CLL Diagnosis in 30s / CLL and Pregnancy

Hi, I was diagnosed with CLL this week, 3 months after giving birth to my baby boy. MBL was picked up when I was pregnant and my consultant didn't expect things would progress to CLL so quickly (if at all). It still all feels very raw, upsetting and terrifying, particularly as a new mum. I turned 36 a few weeks ago and have been told I'm a bit of an anomaly due to my age and also there isn't a full understanding of how pregnancy could have impacted on my lymphocyte levels and whether these might come down this far after giving birth.

I wonder whether anyone was diagnosed with CLL in their 30s or 40s and hasn't yet needed treatment? I read a research article that indicated younger people when diagnosed may be more likely to have more aggressive forms of CLL. I hope this isn't the case.

I don't suppose there is anyone out there who has been pregnant with CLL also?


48 Replies

  • Ah Suzejc. Glad you've done your own post now. It reaches more people.


  • Hello and welcome to this forum. I am 46 and was just diagnosed in October 2016. After requesting old blood tests, I found my first abnormal lymphocyte count was in 2011. So technically, I very well could have been diagnosed 5 1/2 years ago. My ALC now is only 16.5, so my CLL is very slow so far. I got a a lot of testing done and found out I have favorable markers (13q and mutated) and a couple questionable ones that we are monitoring. My best advice to you is to get a specialist who deals with this disease on a daily basis. New treatments are coming out all the time and IF you ever need treatment, you want someone who knows exactly what you need. Second bit of advice, don't look at Google statistics...things have changed dramatically and will keep changing for the better. Don't be afraid to come here to ask any question you might have!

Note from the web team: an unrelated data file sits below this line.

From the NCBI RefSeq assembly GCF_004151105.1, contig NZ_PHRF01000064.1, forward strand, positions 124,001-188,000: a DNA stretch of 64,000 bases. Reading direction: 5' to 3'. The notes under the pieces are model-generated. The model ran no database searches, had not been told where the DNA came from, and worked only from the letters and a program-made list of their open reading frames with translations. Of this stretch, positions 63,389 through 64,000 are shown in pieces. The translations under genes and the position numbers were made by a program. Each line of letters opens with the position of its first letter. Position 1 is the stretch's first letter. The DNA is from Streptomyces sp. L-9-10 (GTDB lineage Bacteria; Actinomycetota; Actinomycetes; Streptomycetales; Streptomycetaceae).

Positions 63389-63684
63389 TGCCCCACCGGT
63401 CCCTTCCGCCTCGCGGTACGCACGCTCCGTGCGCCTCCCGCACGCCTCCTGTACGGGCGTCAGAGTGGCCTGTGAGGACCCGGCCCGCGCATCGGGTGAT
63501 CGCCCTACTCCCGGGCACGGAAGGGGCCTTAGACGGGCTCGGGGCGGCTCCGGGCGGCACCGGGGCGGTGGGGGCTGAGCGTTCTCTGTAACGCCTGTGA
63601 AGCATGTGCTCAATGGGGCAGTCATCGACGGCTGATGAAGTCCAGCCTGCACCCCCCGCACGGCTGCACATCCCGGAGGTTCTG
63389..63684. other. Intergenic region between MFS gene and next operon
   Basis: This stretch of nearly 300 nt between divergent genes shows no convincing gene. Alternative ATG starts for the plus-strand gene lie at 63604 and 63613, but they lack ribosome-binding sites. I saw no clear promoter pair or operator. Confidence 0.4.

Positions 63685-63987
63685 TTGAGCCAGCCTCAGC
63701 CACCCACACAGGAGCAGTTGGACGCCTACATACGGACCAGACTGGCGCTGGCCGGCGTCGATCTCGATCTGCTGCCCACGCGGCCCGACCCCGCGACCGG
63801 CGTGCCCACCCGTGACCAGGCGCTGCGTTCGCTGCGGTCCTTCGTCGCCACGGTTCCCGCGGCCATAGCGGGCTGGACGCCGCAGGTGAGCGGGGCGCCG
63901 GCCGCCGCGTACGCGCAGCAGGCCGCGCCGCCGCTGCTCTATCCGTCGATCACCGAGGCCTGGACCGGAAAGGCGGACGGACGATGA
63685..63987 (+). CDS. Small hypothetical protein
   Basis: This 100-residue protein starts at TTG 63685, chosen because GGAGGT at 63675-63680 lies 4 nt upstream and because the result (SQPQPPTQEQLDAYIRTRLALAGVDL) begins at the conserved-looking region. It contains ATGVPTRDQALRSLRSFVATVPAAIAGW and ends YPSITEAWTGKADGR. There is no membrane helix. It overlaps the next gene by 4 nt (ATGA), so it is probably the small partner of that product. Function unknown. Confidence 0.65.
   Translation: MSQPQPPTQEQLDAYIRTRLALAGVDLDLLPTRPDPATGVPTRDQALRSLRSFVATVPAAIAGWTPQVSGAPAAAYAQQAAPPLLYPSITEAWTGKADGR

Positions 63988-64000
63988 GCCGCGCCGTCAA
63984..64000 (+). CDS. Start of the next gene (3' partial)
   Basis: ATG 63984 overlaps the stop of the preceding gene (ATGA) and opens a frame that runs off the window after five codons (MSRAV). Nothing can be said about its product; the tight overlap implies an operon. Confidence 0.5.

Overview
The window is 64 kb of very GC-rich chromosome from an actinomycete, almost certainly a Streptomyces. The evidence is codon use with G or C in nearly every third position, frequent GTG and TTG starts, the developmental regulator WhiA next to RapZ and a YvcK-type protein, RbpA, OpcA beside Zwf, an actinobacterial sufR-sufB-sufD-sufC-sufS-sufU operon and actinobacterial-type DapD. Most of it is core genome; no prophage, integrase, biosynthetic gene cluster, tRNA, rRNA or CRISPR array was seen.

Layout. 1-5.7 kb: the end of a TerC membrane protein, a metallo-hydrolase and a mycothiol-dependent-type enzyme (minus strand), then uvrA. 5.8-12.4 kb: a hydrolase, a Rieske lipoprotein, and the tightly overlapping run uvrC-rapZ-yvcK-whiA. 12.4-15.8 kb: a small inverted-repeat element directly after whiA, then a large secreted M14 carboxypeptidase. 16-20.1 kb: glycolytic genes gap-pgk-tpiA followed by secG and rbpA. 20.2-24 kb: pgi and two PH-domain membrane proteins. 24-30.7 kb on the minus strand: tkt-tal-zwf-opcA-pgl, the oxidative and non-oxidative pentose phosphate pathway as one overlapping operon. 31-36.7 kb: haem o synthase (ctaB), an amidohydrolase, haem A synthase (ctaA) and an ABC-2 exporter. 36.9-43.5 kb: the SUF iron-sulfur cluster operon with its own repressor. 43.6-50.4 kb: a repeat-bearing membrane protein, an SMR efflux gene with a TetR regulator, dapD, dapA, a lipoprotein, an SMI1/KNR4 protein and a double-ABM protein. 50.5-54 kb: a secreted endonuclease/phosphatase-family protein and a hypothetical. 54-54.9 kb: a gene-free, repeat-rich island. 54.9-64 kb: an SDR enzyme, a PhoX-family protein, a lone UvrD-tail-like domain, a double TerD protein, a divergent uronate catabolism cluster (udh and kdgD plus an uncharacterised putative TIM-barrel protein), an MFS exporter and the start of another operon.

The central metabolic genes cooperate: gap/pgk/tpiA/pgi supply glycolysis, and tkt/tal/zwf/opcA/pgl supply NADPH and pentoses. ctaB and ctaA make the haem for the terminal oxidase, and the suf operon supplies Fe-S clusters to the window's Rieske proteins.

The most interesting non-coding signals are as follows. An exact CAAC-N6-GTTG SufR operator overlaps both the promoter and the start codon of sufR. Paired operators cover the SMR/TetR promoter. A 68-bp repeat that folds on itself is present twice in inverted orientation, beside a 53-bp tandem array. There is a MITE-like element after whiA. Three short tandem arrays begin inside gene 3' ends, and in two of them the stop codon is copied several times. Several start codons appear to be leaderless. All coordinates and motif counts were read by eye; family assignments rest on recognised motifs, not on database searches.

• Thank you for your response. I found out the consultant I'm seeing specialises in lymphoma and although this is very similar I've requested to see one of the CLL specialists at my next appointment instead.

  • Welcome to the group. I am not the person who can answer your questions but hopefully within a short time you will find out some specifics from other members. My understanding is CLL is not worse because of one's age but whether you have certain mutations or not, the length of your telomeres, and your Tp53 gene status among other things. Try and listen to the best videos and information and become knowledgeable about the disease before worrying. We all react to the diagnosis and it takes time to integrate the info. Baq724 gave u some good advice about getting a good specialist. you have a baby to look after so try not to worry til you have to and with CLL you may not have to worry for a long while if ever.